|Parish and ward boundaries of Denmead Parish in the Borough of City of Winchester, Hampshire, following the 2016 boundary changes.|
Denmead is a village in Hampshire near Portsmouth, England. It is part of the City of Winchester district. As of 2005, it had a population of 6,457 and an electorate of 4,987. At the 2011 Census the population had increased to 6,736
Denmead occupancies all have Waterlooville postal addresses (Waterlooville is in turn part of Havant) and is considered to be a village attached to Waterlooville by Hampshire County Council. Waterlooville is about 3 km away from Denmead.
The village became well known in the 19th century as a venue for cockfighting.
The church is the All Saints' Church and it also has a church hall.
The village is next to part of the Forest of Bere, and rural farm land. The 'gap' between Waterlooville is gradually being reduced, but Denmead is currently a rural village, although it has had much housing development in recent years with more to come. The majority of the development has been conducted by the company Taylor Wimpey in recent years, with McAlpine present in late 1980s/early 1990s.
There are two schools, Denmead Infant School which takes children 4–7 with approx 255 pupils (Ofsted results: Good / Grade 2) and Denmead Junior School which takes children 7–11 with approx 290 pupils (ofsted results: Good / Grade 2)
1st Denmead Scout group have a scout hut and field just outside the village centre.
In the village centre there is a restaurant, deli/cafe the Co-op, post office, chemist, cashpoint, an estate agents a vets and a Hardware Store/Ironmongers, named Parkers. In recent years these have been joined by Cheers! (an independent wine and gin shop), Hairworks, Ginos (an independent barbers) and Southern Financial Services.
Denmead has four public houses within its boundary: The White Hart, The Forest of Bere, The Harvest Home and the Fox and Hounds The last of these was reopened by a cooperative in 2014 after being closed and threatened with demolition.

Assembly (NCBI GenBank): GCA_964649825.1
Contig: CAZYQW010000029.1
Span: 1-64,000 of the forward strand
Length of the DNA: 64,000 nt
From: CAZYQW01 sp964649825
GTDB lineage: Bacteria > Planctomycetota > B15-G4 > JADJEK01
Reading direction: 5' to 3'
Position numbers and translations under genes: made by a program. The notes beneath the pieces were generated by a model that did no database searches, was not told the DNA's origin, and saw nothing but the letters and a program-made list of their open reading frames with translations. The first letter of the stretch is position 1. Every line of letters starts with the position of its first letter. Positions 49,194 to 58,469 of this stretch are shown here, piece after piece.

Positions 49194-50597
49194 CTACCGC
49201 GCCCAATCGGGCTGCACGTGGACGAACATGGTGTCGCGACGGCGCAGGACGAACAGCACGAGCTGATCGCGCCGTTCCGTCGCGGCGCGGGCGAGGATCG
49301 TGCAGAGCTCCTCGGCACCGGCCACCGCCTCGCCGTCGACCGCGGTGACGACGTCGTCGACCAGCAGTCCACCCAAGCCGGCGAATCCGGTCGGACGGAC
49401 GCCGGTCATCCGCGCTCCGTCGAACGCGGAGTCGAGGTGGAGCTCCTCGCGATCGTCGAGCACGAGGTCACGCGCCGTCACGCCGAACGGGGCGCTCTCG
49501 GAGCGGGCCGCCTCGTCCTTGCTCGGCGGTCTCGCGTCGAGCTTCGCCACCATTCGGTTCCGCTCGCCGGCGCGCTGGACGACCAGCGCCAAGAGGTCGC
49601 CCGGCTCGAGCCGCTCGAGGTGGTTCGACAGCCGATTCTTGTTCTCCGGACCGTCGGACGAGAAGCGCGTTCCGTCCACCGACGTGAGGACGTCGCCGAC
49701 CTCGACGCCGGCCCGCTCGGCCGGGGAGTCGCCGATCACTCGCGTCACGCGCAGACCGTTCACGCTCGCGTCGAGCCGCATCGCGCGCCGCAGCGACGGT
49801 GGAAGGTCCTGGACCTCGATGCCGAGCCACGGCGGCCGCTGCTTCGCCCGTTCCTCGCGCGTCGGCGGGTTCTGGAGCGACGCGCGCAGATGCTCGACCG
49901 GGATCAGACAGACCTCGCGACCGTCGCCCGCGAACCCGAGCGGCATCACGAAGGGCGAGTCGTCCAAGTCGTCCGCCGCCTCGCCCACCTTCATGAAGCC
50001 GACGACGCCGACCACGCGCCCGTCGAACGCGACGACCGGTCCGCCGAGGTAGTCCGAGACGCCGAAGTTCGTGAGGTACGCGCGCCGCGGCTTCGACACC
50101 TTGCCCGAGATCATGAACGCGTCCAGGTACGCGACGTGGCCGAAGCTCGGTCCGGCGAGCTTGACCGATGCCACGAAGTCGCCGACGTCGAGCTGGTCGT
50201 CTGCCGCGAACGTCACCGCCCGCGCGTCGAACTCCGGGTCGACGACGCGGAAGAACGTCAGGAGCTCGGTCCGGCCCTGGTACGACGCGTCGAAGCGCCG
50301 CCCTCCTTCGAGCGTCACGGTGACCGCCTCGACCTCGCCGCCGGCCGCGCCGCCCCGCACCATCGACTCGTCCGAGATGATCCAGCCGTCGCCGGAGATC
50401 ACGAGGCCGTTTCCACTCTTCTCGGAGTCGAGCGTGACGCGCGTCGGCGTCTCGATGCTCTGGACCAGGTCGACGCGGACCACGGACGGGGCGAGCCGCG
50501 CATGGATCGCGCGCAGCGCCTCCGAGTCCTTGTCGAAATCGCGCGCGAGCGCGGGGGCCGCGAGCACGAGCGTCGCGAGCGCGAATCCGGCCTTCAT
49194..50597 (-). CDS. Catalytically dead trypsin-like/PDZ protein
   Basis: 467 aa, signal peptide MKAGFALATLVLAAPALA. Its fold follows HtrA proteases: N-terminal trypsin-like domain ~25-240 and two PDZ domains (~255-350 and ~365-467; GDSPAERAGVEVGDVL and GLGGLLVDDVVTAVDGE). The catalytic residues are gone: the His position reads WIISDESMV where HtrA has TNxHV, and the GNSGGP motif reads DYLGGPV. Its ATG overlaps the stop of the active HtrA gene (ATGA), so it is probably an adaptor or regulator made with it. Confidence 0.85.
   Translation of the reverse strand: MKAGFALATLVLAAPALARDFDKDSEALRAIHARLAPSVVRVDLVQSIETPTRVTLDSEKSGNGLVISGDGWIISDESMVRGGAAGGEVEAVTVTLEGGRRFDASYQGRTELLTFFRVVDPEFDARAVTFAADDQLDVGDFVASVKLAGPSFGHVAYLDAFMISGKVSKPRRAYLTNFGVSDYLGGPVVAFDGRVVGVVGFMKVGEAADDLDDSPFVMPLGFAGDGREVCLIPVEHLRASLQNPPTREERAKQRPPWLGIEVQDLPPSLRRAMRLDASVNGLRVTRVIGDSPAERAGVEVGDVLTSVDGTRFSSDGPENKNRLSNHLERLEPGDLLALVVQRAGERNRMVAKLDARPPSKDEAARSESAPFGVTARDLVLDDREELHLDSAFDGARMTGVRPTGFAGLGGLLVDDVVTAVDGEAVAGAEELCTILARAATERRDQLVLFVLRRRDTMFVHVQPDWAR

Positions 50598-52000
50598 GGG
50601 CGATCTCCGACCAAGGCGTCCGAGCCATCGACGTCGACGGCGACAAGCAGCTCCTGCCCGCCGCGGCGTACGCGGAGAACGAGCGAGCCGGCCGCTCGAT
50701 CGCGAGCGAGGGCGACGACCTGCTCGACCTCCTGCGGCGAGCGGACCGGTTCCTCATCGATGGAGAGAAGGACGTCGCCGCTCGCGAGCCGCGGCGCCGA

In recent years, a village skate park has also been constructed in King George's playing field to provide more leisure activities for the youth of Denmead. Along with this, a pavilion has been built alongside it.
The Pavilion is home to Denmead Day Care during the daytime, a small, local nursery. Denmead Day Care (a.k.a DDC) take children directly from the two schools available, Denmead Junior School (ages 7–11) and Denmead infants (ages 4–7) to their headquarters at the pavilion. It is also the headquarters of Denmead Youth Group.
The playground on King George's Playing field was refurbished and rebuilt in 2013, creating a popular park for both locals and those from further afield who travel to the village to use it.
In 1316, Denmead was owned by the Bishop of Winchester, who leased it to various tenants. It became referred to as a manor in 1449, when it was owned by William Wayte. When Wayte's grandson died, the lands were divided amongst various other members of the family and Denmead was passed down.
The village is shown in the Hambledon Hundred on John Speed's map of Hampshire which was published in 1611.
After some time the property became further divided as it was split between different owners because it was inherited down multiple generations. This occurred frequently until 1831 when Henry Kennett became its owner. There was no further mention of Denmead Manor until 1908, when the Ecclesiastical Commissioners were its Lords of the Manor.
Originally part of the ecclesiastical parish of Hambledon, Denmead achieved its own identity with the creation of the new parish of All Saints, Denmead in 1880. Denmead was once a widely dispersed village which included the hamlets of Worlds End, Furzeley, Anmore, Denmead Mill and Barn Green. It has become more densely packed and close as it became filled with more modern properties. The parish possesses a parish church, "All Saints" which is constructed of flint with brick quoins and Bath stone window surrounds. The church was extended in the 1990s to accommodate a growing congregation, and a major upgrade was carried out to the adjacent Church Hall as part of the same project.